“Specifically,” wrote Tanguay, “the Court rejected ‘a test that will apply in determining standing as a parent for all non-biological, non-adoptive, non-marital ‘parents’ who are raising children.”
Instead, in a cautious way, the Court of Appeals last year narrowed its decision to the precise facts of the case before it, and wrote, “We stress that this decision addresses only the ability of a person to establish standing as a parent to petition for custody or visitation.”
Seizing upon this language, K.H. argued that the Court of Appeals had not ruled that a person in A.F.’s position was entitled to be recognized as a parent for all purposes.
“At first blush,” wrote Tanguay, “it would appear that the Court of Appeals in Brooke was attempting to limit its holding to conferring standing to a party only.”
But, the judge pointed out, the court reached this point by “broadening the definition of ‘parent’ to include a non-biological, non-legal ‘parent’ under certain circumstances.”
And the court got there by tracing the evolution of case law and statutes, including, of course, the 2011 Marriage Equality Act.
Indeed, the Brooke S.B. decision came more than a year after the US Supreme Court ruled that same-sex couples have a constitutional right to marry, in an opinion that stressed the importance to children being raised by same-sex couples of having two legally recognized parents.
In Brooke, Judge Eugene Pigott, concurring with the court, wrote, “Today, a child born to a married person by means of artificial insemination with the consent of the other spouse is deemed to be the child of both spouses, regardless of the couple’s sexual orientation.”
So the issue in the Rockland County case case was whether to bring that one step further to cover same-sex couples who had their children and split up before marriage equality was available in New York. Although A.F. and K.H. were registered domestic partners, that status under local law did not confer any legal parental rights, which are a matter of state law.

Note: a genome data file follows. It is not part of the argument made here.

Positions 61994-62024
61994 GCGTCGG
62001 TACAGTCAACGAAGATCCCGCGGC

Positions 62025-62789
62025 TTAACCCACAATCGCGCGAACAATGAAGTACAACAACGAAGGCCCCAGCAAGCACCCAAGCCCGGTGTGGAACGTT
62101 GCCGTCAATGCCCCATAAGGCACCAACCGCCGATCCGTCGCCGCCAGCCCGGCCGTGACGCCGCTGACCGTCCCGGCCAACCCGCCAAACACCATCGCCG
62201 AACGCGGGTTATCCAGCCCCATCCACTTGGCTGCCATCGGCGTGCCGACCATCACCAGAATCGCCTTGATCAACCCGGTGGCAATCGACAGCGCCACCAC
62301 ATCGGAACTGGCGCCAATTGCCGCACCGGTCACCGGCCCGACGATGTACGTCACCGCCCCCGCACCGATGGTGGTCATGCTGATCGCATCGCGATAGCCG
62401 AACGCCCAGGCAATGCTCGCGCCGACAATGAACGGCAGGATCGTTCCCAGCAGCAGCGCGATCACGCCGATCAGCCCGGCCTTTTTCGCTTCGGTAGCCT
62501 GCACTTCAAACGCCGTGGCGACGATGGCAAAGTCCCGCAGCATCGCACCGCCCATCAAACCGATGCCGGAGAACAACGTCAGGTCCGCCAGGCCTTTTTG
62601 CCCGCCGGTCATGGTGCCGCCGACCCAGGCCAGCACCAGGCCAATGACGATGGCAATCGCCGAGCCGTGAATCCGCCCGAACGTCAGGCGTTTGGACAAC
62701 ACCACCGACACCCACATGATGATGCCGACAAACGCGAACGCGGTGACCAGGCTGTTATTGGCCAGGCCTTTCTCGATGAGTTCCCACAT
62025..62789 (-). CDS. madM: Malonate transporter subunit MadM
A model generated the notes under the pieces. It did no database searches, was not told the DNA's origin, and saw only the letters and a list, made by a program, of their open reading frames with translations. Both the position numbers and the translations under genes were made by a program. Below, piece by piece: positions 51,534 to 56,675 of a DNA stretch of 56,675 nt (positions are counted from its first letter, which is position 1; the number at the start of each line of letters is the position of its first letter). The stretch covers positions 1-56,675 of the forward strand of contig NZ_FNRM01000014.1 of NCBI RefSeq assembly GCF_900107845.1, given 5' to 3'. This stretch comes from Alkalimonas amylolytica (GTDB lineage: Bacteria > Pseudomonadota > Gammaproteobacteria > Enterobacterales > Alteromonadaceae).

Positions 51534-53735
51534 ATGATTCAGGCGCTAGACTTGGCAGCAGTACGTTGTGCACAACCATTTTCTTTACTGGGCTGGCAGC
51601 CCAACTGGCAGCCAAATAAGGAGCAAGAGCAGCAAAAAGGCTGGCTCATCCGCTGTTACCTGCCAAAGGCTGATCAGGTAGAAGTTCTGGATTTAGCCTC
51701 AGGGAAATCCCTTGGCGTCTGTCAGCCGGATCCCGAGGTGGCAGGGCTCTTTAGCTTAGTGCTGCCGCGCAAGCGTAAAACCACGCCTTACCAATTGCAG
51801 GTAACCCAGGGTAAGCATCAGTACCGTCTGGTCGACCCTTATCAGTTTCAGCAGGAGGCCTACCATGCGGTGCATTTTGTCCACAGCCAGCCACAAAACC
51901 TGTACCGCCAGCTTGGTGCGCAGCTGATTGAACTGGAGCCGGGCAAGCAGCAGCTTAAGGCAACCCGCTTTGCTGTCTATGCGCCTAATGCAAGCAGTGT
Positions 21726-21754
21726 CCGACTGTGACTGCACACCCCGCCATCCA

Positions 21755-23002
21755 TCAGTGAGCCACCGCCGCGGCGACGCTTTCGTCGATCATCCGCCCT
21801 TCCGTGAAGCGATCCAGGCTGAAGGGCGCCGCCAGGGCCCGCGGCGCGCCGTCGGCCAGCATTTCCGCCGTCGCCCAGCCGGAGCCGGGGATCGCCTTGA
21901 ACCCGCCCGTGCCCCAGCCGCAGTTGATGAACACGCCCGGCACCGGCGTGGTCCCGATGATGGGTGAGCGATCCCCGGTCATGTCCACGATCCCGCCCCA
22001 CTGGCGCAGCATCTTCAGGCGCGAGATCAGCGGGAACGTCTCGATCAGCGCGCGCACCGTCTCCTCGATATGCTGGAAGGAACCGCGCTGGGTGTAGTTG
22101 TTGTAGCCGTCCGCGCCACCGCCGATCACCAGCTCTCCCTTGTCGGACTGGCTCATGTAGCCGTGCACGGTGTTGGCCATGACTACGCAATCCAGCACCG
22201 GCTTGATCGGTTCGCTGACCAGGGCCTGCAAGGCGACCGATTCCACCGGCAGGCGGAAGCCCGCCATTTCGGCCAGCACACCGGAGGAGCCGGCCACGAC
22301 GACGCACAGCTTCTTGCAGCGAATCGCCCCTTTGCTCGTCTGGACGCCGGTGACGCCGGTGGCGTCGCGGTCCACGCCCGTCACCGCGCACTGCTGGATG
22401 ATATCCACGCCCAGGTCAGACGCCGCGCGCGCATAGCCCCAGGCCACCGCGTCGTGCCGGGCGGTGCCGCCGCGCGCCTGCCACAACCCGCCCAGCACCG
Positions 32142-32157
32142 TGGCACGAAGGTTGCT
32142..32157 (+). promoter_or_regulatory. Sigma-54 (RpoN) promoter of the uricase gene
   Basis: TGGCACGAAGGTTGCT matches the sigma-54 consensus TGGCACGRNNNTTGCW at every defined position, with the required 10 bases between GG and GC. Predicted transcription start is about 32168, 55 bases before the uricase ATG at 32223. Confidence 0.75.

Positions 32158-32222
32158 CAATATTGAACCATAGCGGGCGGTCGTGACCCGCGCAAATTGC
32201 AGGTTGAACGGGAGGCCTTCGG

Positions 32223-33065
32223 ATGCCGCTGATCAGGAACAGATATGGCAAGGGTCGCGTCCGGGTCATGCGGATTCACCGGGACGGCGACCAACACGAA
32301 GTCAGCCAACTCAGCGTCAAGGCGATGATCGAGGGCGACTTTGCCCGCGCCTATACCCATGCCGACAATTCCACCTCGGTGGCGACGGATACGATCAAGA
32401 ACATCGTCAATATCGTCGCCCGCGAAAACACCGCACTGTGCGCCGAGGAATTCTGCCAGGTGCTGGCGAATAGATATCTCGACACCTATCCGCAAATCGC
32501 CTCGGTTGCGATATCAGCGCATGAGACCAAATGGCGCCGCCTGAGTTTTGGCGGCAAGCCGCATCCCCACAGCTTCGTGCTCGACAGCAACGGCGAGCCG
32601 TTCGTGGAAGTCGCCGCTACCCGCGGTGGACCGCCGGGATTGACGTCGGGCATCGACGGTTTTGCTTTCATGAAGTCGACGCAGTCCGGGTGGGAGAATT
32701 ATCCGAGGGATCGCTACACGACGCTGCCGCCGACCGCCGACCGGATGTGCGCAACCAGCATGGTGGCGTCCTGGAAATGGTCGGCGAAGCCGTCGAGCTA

Ultimately, Tanguay concluded, the lack of a modern statutory scheme that would explicitly handle this situation is “manifestly unfair not only to the non-biological parent, but to the children who deserve to have a two-parent family when same was intended at their conception.”
The best interests of the children should be the overriding factor, experts on family law agree.
“The majority in Brooke concluded its opinion by stating, ‘We will no longer engage in the deft legal maneuvering necessary to read fairness into an overly-restrictive definition of parent that sets too high a bar for reaching a child’s best interest and does not take into account equitable principles,’” wrote Tanguay, who continued, “This court will not allow legal maneuvering that permits A.F. to be a ‘parent’ for purposes of custody, visitation, and child support, but without more. It is simply inequitable, and not consistent with prevailing common law as set for herein.”
She granted A.F.’s petition and decreed that the court “issue an Order of Filiation for each child listing A.F. as their legal parent forthwith.”
A.F. is represented by Sherri Donovan of New York City. K.H. is represented by Adrienne J. Orbach of White Plains. Shiza Khan of New City served as appointed attorney for the children.
K.H. was given 30 days to take an appeal from this decision, which was issued on May 25. An appeal would not delay A.F.’s contact with the children, since the parties had have come to agree on the visitation question, so the only issue on appeal would be whether A.F. will be accorded all parental rights through the Order of Filiation.